The Week in DVR: We Heart Ted Williams! Plus, a (Good) Comedy on Comedy Central and Christopher Walken Sports a Mustache of Bad

Monday: Three Sheets
Because the only thing more fun than actually getting drunk at a bar is watching someone else do it from the comfort of your own couch, here comes Three Sheets. The series, now in its fourth season—the show moves from the defunct MOJO-HD to Fine Living Network starting tonight—finds host and “comedian” Zane Lamprey visiting countries around the world to sample their watering holes and local customs. Mr. Lamprey tries a bit too hard to be Joel McHale, and the postproduction team is too drunk on their use of wacky sound effects to underscore each scene, but you could certainly do worse on a Monday night in July than watching a bunch of New Zealanders get drunk on moonshine. And the best part? No hangover the following morning! [FLN, 10 p.m.]

Tuesday: Ted Williams
Toward the end of HBO’s thoroughly fascinating documentary about Ted Williams, biographer Leigh Montville—who’s book about “the Splendid Splinter” covers much of the same ground as this film—says that the slugger was a real man’s man, to both his credit and detriment. Who are we to argue? Part John Wayne, part Roy Hobbs and part Tony Soprano, Mr. Williams was a conflicted ballplayer and, apparently, one tough son of a gun to be around. He was also cut from a cloth that has long since disappeared. Think about it: He was a legitimate war hero who stopped playing baseball during the prime of his career to defend the country. Something tells us Alex Rodriguez wouldn’t make the same choice. [HBO2, 8:30 p.m.]

Wednesday: Michael and Michael Have Issues
Calling Michael and Michael Have Issues the funniest show of the summer feels like damning with faint praise—after all, there really isn’t that much in the way of laughs on TV right now (NYC Prep doesn’t count). But don’t let the lack of competition fool you: The Comedy Central series is legitimately great. Michael Ian Black and Michael Showalter—refugees from Stella and, before that, The State—play versions of themselves, and they infuse their characters with such contempt that the series rises above its tired, “show-within-a-show” conceit. We promise: You will laugh, and laugh hard.  [Comedy Central, 10:30 p.m.]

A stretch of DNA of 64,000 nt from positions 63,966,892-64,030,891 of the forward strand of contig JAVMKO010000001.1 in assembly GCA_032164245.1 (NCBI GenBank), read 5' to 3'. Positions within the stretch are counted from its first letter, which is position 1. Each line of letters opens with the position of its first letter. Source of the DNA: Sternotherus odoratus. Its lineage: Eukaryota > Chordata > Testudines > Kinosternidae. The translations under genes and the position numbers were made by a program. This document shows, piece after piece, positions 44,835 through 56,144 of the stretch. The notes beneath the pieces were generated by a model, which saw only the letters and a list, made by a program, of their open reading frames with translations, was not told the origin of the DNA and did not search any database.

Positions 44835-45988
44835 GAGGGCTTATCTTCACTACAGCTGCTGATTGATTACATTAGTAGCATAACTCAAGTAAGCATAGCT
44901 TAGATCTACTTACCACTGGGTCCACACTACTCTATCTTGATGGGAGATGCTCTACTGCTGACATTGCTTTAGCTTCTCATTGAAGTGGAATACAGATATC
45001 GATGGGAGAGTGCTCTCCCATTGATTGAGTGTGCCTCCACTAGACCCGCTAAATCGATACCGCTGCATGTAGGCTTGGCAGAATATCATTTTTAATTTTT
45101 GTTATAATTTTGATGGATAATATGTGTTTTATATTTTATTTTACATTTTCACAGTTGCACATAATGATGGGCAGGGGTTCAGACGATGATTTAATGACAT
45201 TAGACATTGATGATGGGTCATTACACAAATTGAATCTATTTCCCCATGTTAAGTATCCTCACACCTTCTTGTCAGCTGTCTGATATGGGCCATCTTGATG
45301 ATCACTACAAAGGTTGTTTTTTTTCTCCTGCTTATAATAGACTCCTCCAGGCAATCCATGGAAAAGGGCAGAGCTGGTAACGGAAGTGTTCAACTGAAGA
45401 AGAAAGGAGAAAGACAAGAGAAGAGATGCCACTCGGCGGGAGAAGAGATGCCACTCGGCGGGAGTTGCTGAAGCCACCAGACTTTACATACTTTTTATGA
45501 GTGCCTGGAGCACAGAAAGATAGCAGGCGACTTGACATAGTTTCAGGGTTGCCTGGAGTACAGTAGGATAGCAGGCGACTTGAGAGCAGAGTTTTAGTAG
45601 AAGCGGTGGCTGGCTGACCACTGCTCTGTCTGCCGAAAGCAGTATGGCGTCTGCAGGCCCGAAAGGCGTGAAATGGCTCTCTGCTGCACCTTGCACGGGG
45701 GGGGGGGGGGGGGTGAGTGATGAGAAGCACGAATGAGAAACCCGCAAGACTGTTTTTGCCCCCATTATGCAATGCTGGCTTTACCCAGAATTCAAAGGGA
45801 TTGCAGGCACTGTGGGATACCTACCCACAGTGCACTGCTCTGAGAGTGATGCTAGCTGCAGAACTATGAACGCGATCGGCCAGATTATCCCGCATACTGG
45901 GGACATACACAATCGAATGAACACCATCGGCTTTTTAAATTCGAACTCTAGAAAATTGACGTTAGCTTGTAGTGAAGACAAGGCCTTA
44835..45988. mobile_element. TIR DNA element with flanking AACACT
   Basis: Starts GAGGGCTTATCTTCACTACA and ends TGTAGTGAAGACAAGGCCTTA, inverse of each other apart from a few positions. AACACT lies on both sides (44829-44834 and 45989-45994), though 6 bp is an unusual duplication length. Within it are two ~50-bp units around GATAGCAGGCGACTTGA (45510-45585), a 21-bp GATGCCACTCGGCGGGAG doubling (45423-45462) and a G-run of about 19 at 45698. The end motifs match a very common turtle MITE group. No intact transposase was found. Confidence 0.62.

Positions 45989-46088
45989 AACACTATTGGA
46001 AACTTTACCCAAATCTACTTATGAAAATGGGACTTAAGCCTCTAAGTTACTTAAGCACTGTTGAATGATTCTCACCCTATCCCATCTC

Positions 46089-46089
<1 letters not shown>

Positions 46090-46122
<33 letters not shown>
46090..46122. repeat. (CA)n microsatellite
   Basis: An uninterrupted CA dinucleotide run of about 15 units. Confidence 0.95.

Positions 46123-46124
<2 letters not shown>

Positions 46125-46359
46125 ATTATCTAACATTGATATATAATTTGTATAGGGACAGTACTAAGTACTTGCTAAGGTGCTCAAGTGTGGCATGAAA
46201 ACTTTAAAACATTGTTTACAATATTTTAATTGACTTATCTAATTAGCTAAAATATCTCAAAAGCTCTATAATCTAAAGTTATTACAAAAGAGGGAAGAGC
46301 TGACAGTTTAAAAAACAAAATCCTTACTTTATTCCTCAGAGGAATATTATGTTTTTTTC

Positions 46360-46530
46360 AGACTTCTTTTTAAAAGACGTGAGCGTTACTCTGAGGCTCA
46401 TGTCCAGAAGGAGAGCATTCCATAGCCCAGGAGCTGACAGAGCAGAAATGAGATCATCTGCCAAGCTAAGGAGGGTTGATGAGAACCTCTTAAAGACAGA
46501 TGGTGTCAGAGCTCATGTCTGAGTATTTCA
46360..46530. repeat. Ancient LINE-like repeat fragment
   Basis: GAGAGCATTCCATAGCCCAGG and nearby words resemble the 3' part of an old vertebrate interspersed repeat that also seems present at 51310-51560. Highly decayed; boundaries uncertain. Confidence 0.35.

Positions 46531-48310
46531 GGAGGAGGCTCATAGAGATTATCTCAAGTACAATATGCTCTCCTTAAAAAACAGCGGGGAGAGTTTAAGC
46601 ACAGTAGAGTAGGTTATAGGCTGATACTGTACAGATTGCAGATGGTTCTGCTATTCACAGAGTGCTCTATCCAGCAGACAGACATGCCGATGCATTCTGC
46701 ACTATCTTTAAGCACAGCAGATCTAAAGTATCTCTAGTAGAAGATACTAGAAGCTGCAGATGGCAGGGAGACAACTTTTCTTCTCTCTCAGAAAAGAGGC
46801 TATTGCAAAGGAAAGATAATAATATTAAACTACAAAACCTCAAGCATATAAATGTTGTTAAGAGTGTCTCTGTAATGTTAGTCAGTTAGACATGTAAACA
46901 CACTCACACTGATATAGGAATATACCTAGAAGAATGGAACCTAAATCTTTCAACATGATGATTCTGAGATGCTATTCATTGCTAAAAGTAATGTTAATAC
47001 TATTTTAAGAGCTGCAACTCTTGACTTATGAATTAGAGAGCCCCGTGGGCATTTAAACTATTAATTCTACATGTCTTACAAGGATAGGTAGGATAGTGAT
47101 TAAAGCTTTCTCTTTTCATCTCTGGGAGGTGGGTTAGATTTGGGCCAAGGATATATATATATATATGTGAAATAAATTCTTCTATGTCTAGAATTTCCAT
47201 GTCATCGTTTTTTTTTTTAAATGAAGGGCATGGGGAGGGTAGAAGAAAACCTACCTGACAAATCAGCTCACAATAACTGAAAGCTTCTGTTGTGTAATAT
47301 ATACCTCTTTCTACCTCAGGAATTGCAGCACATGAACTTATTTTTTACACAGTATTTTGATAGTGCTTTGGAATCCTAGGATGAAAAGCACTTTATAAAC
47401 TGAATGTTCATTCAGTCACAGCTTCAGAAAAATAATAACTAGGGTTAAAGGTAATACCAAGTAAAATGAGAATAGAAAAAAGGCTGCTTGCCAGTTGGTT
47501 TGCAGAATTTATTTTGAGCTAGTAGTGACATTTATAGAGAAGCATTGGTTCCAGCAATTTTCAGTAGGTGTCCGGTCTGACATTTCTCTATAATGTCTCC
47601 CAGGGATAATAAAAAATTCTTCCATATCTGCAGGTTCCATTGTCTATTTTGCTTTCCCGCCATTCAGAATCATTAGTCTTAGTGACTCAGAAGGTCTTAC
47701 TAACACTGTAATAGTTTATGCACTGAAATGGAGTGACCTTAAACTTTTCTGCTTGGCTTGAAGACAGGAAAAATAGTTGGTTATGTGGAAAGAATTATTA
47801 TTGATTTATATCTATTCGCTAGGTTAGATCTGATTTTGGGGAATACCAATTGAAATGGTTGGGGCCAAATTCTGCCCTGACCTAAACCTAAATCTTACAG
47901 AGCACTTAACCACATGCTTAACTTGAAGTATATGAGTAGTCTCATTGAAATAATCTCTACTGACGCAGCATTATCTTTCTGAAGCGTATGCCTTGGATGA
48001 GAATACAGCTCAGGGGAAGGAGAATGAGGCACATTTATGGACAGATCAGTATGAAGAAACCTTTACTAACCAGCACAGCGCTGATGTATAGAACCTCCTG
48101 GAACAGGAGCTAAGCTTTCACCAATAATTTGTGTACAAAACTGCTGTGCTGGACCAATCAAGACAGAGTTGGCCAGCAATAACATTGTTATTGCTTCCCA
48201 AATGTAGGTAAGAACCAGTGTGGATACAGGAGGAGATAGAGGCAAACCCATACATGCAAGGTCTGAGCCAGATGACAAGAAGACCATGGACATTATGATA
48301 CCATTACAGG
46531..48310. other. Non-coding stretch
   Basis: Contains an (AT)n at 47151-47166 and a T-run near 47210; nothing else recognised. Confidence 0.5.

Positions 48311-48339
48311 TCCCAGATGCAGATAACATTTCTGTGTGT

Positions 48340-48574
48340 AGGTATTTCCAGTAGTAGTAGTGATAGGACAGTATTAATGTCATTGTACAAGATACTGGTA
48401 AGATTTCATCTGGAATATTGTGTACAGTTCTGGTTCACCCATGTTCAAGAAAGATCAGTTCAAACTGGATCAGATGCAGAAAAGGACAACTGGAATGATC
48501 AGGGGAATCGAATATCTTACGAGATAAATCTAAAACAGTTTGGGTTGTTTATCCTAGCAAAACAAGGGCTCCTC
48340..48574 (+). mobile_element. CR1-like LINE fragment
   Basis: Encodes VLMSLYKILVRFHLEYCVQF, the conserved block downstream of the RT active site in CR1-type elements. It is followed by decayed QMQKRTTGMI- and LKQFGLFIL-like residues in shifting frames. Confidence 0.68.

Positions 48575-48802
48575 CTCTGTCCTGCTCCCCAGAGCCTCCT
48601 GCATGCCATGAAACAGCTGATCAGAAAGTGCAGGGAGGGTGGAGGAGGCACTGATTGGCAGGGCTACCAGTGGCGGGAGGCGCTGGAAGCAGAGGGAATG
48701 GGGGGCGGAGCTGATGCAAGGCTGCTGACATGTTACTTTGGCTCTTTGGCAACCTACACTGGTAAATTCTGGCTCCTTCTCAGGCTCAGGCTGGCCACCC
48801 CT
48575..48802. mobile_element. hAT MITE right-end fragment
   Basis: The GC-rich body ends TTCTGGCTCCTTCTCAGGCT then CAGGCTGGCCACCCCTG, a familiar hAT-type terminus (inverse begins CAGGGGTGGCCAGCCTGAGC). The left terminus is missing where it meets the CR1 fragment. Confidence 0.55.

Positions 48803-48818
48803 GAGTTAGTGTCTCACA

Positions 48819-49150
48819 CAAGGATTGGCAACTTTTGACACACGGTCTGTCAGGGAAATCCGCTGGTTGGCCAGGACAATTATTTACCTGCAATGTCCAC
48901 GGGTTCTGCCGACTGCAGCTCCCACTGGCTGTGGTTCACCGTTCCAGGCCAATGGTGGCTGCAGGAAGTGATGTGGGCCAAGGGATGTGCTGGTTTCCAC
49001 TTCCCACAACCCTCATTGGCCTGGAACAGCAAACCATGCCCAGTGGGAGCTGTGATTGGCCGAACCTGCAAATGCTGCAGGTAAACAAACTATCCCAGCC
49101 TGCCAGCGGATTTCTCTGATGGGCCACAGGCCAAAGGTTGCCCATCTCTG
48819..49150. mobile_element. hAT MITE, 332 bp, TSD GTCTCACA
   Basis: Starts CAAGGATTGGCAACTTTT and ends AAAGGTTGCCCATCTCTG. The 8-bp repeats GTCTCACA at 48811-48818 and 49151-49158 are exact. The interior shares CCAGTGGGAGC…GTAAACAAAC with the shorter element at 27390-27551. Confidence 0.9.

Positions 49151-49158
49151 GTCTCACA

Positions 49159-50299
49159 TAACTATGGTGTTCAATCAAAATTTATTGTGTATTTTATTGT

Thursday: The Wackness
Was it only last summer that we sat in the Angelika during a sweltering summer night and watched The Wackness? Apparently! Jonathan Levine’s coming-of-age dramedy falls victim to the old adage of the parts being greater than the sum of the whole. Blessed with an outstanding cast—Ben Kingsley, Jane Adams, and, your 2008 Girl Crush, Olivia Thrilby—there is plenty to like about this nostalgic trip back to the summer of 1994. (Cue up Tribe Called Quest!) Unfortunately, like so many young filmmakers, Mr. Levine loses the thread sometime before the third act and the film sputters to an unappealing finish. Still, ignoring The Wackness wholesale would be a fool’s errand; the film captures the feeling of Manhattan-in-Summer better than anything we’ve seen in some time. [Starz, 3:30 p.m.]

Friday: Nick of Time
Nick of Time embraces its B-movie qualities with such gusto that it comes off like the kind of cheapie thriller Alfred Hitchcock would have directed to fulfill a studio contract. And that’s a good thing! The “real time” hook isn’t as fresh, especially now that 24 has spent the better part of the last decade making a career out of it, but John Badham’s film, with Johnny Depp being all Depp-y, is a potboiler of tension. That Christopher Walken shows up as a mustached baddie spouting ridiculous things like “I got the call, I put him down like a sick animal” is merely icing on the cake. This is pure pulpy fiction. [Thriller Max, 2:30 p.m.]


The Week in DVR: We Heart Ted Williams! Plus, a (Good) Comedy on Comedy Central and Christopher Walken Sports a Mustache of Bad